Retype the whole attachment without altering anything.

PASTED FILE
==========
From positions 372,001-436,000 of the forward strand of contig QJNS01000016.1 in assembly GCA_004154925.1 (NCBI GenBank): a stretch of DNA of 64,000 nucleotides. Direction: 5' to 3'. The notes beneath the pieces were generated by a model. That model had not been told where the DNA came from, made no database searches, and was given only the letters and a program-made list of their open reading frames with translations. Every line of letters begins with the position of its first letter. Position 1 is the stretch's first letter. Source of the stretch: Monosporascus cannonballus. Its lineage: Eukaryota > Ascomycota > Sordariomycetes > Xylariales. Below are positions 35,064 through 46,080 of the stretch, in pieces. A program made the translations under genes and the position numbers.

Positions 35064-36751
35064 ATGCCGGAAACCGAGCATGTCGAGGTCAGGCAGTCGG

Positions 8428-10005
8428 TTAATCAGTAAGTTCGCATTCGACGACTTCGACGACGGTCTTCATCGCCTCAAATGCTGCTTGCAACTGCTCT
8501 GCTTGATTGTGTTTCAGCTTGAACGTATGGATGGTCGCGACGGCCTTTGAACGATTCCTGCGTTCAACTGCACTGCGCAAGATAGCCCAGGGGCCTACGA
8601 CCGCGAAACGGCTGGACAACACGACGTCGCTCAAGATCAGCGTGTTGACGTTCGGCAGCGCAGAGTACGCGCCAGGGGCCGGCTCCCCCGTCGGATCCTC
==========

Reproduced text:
From positions 372,001-436,000 of the forward strand of contig QJNS01000016.1 in assembly GCA_004154925.1 (NCBI GenBank): a stretch of DNA of 64,000 nucleotides. Direction: 5' to 3'. The notes beneath the pieces were generated by a model. That model had not been told where the DNA came from, made no database searches, and was given only the letters and a program-made list of their open reading frames with translations. Every line of letters begins with the position of its first letter. Position 1 is the stretch's first letter. Source of the stretch: Monosporascus cannonballus. Its lineage: Eukaryota > Ascomycota > Sordariomycetes > Xylariales. Below are positions 35,064 through 46,080 of the stretch, in pieces. A program made the translations under genes and the position numbers.

Positions 35064-36751
35064 ATGCCGGAAACCGAGCATGTCGAGGTCAGGCAGTCGG

Positions 8428-10005
8428 TTAATCAGTAAGTTCGCATTCGACGACTTCGACGACGGTCTTCATCGCCTCAAATGCTGCTTGCAACTGCTCT
8501 GCTTGATTGTGTTTCAGCTTGAACGTATGGATGGTCGCGACGGCCTTTGAACGATTCCTGCGTTCAACTGCACTGCGCAAGATAGCCCAGGGGCCTACGA
8601 CCGCGAAACGGCTGGACAACACGACGTCGCTCAAGATCAGCGTGTTGACGTTCGGCAGCGCAGAGTACGCGCCAGGGGCCGGCTCCCCCGTCGGATCCTC